An aerial image of Lake Mead in Nevada in January 2020. Photo: Daniel Slim/AFP via Getty Images
A large portion of the American Southwest is in the grip of a climate change-induced megadrought, a new study finds.
The big picture: This is the first megadrought of the climate change era, and it comes at a time when expanding cities and farms in the region are demanding more and more water.
A megadrought is a severe drought that lasts not for months or even years but for decades, often over a vast amount of land.
- Geological records suggest the American Southwest has been hit by such megadroughts multiple times over the last few thousand years. But past megadroughts had been caused by natural weather fluctuations.
Driving the news: The new research, published in Science, indicates the current megadrought is at least partially due to human-caused emissions of greenhouse gases. The resulting warmer temperatures and earlier snowmelt have intensified the drought, which now ranks as the second-worst over the past 1,200 years.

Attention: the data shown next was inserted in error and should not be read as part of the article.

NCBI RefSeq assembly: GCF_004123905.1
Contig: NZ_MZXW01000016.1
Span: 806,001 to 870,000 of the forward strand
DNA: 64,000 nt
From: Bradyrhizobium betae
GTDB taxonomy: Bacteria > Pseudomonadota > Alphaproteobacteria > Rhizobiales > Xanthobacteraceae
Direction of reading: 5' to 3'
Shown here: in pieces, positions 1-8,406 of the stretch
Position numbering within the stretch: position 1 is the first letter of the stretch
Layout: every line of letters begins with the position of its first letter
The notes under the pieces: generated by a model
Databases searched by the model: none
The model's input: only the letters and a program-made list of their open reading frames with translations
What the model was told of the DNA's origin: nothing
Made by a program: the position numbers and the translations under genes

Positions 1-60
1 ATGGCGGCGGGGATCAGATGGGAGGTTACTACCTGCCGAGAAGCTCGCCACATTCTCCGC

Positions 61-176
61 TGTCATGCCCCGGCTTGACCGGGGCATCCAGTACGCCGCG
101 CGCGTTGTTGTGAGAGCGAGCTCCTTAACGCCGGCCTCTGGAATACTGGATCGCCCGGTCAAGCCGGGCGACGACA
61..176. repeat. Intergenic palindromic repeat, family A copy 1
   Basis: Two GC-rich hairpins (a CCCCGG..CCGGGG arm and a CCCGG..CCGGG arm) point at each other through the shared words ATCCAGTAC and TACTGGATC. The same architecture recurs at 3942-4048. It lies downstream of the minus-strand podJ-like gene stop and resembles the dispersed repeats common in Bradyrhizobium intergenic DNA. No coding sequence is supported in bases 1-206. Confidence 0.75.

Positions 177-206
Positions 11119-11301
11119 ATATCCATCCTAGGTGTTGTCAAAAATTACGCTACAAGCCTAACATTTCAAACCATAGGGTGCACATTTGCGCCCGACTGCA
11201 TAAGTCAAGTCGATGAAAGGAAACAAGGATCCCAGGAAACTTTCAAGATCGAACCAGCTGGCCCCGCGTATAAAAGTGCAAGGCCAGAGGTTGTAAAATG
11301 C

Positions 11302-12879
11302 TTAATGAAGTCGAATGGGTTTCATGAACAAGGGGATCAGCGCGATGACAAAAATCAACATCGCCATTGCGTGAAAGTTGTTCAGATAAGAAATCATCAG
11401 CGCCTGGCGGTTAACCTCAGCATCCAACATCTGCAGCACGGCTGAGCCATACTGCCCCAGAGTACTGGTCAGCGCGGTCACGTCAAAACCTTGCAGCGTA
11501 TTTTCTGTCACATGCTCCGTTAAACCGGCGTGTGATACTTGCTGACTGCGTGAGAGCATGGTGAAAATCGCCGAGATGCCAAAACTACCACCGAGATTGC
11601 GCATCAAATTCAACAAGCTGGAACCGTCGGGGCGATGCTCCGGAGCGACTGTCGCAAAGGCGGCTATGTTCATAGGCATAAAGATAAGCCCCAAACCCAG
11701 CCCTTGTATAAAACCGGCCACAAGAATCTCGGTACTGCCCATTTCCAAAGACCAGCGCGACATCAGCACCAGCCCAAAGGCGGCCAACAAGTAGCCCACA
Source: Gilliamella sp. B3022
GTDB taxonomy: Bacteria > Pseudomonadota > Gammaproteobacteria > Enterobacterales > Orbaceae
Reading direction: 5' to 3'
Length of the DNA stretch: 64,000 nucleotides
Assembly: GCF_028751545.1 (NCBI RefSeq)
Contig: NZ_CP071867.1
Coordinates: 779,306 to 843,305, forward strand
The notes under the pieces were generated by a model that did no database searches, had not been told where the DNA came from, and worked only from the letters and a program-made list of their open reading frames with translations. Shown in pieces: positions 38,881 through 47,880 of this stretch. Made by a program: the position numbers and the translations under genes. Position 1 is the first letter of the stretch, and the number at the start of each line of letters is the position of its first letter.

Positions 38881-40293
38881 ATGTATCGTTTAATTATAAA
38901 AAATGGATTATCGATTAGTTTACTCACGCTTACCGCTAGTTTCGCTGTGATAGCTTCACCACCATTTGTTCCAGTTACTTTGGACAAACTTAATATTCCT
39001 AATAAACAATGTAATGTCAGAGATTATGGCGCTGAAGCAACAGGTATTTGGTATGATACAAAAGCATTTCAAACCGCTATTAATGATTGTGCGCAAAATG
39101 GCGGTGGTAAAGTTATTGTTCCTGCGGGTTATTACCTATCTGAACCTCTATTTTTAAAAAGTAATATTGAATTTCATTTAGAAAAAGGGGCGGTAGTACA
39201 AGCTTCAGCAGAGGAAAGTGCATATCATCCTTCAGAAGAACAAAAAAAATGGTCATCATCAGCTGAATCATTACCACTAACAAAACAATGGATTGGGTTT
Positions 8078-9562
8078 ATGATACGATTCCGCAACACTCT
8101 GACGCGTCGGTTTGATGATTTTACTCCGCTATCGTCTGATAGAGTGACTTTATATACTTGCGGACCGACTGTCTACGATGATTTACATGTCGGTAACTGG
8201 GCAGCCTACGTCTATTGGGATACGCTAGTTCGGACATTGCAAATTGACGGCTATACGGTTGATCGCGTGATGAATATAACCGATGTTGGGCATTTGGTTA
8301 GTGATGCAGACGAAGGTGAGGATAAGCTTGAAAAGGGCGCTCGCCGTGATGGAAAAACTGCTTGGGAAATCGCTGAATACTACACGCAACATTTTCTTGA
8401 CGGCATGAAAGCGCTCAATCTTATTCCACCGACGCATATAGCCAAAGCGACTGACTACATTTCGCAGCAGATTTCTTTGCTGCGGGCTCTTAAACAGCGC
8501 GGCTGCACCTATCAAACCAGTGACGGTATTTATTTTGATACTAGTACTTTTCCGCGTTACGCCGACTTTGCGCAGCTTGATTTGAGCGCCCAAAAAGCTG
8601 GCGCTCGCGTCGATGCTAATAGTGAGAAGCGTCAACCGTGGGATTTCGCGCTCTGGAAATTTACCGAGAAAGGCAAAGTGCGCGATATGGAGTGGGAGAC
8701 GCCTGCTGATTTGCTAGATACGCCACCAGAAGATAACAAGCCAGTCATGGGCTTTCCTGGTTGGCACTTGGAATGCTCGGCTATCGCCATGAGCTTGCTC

- According to the researchers, 30-50% of the current megadrought can be attributed to climate change.
- A megadrought is difficult enough to deal with on its own, but for decades population in the desert Southwest has been growing at least twice as fast as the U.S. as a whole. That means more people competing for less water.
What they're saying: "The real take-home is that the Southwest is being baked by the burning of fossil fuels and other human activities, and the future implications are dire if we don’t stop climate change," University of Michigan climate researcher Jonathan Overpeck told the Washington Post.
Go deeper: The countries most at risk of a water crisis